Scientists at the Cold Spring Harbor Laboratory (CSHL) have identified the mechanism by which plants pass down genetic memories to their offspring. This discovery has significant implications for agriculture, food supplies, and the environment.
The research, conducted by CSHL Professors Rob Martienssen and Leemor Joshua-Tor, was focused on the transmission of chemical markers that guide cells on how to use the genetic code embedded in DNA. This phenomenon, known as epigenetic inheritance, is especially prevalent in plants.
Martienssen and Joshua-Tor investigated how plants transmit markers that inhibit the activity of transposons, also known as “jumping genes.”
When activated, transposons can relocate and interfere with other genes. To prevent this and safeguard the genome, cells attach regulatory markers to specific DNA sites, a process known as methylation.
The researchers have revealed how the protein DDM1 facilitates the enzyme responsible for placing these markers on new DNA strands.
Plant cells require DDM1 to access their DNA, which is densely packed around packing proteins called histones to maintain a compact and organized genome.
“But that blocks access to the DNA for all sorts of important enzymes,” Martienssen noted. For methylation to take place, “you have to remove or slide the histones out of the way.”
DDM1 was first identified by Martienssen and former CSHL colleague Eric Richards three decades ago. Since then, it has been found to slide DNA along its packing proteins, thereby exposing sites that need methylation.
Martienssen compared this movement to a yo-yo gliding along a string, with the histones “moving up and down the DNA, exposing parts of the DNA at a time, but never falling off.”
Using genetic and biochemical experiments, Martienssen identified the specific histones displaced by DDM1. Meanwhile, Joshua-Tor employed cryo-electron microscopy to capture detailed images of the enzyme interacting with DNA and associated packing proteins.
This allowed the researchers to observe how DDM1 latches onto particular histones to remodel packaged DNA.
“An unexpected bond that ties DDM1 together turned out to correspond to the first mutation found all those years ago,” Joshua-Tor remarked.
Moreover, the experiments uncovered how DDM1’s preference for certain histones preserves epigenetic controls across generations.
The researchers demonstrated that a specific histone, found only in pollen, resists DDM1 and serves as a placeholder during cell division.
“It remembers where the histone was during plant development and retains that memory into the next generation,” explained Martienssen.
This discovery has far-reaching implications beyond the plant kingdom. Humans also rely on proteins similar to DDM1 to maintain DNA methylation, suggesting that this new insight may shed light on how these proteins preserve the functionality and integrity of our genomes.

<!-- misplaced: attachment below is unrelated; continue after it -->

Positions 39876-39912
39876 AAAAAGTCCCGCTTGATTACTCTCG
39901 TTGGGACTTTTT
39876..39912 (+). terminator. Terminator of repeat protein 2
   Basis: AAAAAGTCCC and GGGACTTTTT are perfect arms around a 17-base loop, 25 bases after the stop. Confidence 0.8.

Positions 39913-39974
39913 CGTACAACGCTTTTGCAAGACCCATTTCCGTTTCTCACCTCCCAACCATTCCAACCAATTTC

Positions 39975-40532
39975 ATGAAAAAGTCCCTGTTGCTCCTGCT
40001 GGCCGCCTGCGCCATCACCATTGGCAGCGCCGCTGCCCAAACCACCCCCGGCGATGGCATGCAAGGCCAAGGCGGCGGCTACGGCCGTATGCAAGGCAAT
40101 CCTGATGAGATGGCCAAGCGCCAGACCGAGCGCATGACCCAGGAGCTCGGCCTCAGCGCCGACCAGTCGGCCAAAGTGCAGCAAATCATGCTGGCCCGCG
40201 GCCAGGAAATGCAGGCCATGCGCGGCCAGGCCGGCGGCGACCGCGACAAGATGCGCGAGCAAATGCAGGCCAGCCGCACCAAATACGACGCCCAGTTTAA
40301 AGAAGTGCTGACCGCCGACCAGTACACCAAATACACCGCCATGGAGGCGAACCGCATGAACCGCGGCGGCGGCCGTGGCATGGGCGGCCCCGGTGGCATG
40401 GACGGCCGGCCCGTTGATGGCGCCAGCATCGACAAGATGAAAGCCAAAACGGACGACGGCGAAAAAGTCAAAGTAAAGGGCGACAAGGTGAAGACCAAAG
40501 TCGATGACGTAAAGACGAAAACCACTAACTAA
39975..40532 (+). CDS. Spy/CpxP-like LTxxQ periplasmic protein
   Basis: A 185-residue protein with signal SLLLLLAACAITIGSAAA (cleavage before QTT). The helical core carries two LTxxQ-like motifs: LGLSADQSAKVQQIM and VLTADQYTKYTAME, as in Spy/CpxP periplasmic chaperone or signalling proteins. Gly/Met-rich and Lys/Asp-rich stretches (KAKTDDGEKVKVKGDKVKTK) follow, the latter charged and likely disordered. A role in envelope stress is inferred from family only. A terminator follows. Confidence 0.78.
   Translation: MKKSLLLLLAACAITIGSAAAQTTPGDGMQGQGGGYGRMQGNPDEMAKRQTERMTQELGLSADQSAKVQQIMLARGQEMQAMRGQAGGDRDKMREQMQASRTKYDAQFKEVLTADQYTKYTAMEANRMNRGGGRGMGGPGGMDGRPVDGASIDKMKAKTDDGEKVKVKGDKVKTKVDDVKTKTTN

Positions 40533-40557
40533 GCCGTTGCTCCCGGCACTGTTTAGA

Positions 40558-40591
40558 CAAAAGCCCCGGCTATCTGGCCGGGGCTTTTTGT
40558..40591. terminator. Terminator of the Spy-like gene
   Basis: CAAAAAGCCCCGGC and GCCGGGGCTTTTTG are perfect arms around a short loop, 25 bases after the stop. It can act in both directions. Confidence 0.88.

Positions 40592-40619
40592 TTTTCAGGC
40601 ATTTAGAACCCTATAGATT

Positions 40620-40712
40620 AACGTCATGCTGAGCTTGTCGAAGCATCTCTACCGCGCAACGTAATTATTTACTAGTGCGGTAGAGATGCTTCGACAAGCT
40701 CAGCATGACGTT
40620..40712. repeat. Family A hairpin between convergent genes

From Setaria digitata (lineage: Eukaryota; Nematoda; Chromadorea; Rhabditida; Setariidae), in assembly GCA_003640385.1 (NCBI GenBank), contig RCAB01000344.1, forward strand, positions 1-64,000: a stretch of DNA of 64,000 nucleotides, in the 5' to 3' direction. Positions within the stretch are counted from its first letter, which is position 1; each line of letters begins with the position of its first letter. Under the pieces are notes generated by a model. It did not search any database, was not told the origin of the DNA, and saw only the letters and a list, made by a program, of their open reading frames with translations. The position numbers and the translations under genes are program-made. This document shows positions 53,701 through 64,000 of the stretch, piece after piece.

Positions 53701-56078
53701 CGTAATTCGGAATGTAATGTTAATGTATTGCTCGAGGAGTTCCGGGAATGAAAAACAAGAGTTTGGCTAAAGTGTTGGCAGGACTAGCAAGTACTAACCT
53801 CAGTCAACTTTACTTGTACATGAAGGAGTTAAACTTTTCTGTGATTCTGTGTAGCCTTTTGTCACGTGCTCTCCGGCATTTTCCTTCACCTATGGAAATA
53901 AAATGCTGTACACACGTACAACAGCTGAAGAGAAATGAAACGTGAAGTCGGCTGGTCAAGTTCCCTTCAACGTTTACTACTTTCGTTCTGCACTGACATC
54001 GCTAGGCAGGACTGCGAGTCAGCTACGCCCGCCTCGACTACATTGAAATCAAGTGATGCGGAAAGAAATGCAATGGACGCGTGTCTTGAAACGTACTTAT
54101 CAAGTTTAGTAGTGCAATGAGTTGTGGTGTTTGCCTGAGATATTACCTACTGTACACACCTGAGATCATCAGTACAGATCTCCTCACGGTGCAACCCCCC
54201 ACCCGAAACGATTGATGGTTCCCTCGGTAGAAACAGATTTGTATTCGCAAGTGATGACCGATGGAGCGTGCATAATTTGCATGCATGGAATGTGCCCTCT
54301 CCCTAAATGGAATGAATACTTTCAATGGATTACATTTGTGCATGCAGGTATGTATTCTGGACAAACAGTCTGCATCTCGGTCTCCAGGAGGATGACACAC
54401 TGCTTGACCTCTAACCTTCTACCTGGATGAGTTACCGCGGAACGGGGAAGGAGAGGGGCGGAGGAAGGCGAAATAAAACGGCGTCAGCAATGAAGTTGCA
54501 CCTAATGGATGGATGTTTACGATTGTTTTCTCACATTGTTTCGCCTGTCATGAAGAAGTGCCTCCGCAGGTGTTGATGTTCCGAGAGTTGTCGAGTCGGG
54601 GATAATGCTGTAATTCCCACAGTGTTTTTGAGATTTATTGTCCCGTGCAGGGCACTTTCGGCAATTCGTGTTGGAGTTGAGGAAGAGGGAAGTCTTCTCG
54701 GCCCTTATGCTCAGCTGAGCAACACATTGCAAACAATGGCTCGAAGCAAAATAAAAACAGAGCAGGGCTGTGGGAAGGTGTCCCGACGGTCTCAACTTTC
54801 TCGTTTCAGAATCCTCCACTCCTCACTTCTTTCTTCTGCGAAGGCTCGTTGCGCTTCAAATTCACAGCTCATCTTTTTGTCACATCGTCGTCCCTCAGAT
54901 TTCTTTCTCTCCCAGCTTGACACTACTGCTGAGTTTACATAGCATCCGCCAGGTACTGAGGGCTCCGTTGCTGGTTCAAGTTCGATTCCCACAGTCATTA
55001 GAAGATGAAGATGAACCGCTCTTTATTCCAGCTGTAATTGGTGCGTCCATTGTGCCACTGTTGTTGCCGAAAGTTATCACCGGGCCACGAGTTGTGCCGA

The creation of “genetic memories” involves the transmission of information from one generation to another that is not coded in the DNA sequence itself. Instead, it refers to the inheritance of traits or characteristics that are transmitted through epigenetic markers.
Epigenetics involves changes in gene expression or cellular phenotype that do not involve alterations of the underlying DNA sequence.
In the context of the study, genetic memories are forged through the transmission of epigenetic markers that guide cells on how to use the DNA code. These markers are crucial for the regulation of genes and the maintenance of the genome.
Specifically, the study conducted by Martienssen and Joshua-Tor investigated how plants transmit markers that keep transposons, or ‘jumping genes,’ inactive. Transposons can move around the genome and disrupt other genes, so it is essential to silence them to protect the genome.
The researchers found that a protein called DDM1 plays a critical role in this process by making way for the enzyme that places regulatory markers (methylation) on new DNA strands.
This process is complicated by the fact that the DNA in plant cells is tightly packaged around proteins called histones. DDM1 helps by sliding the DNA along its packing proteins to expose the sites that need methylation.
Interestingly, the study also revealed that a specific histone found only in pollen resists DDM1 and acts as a placeholder during cell division, thus preserving epigenetic controls across generations.
This finding suggests a mechanism by which plants “remember” where certain histones were during development and retain that memory into the next generation.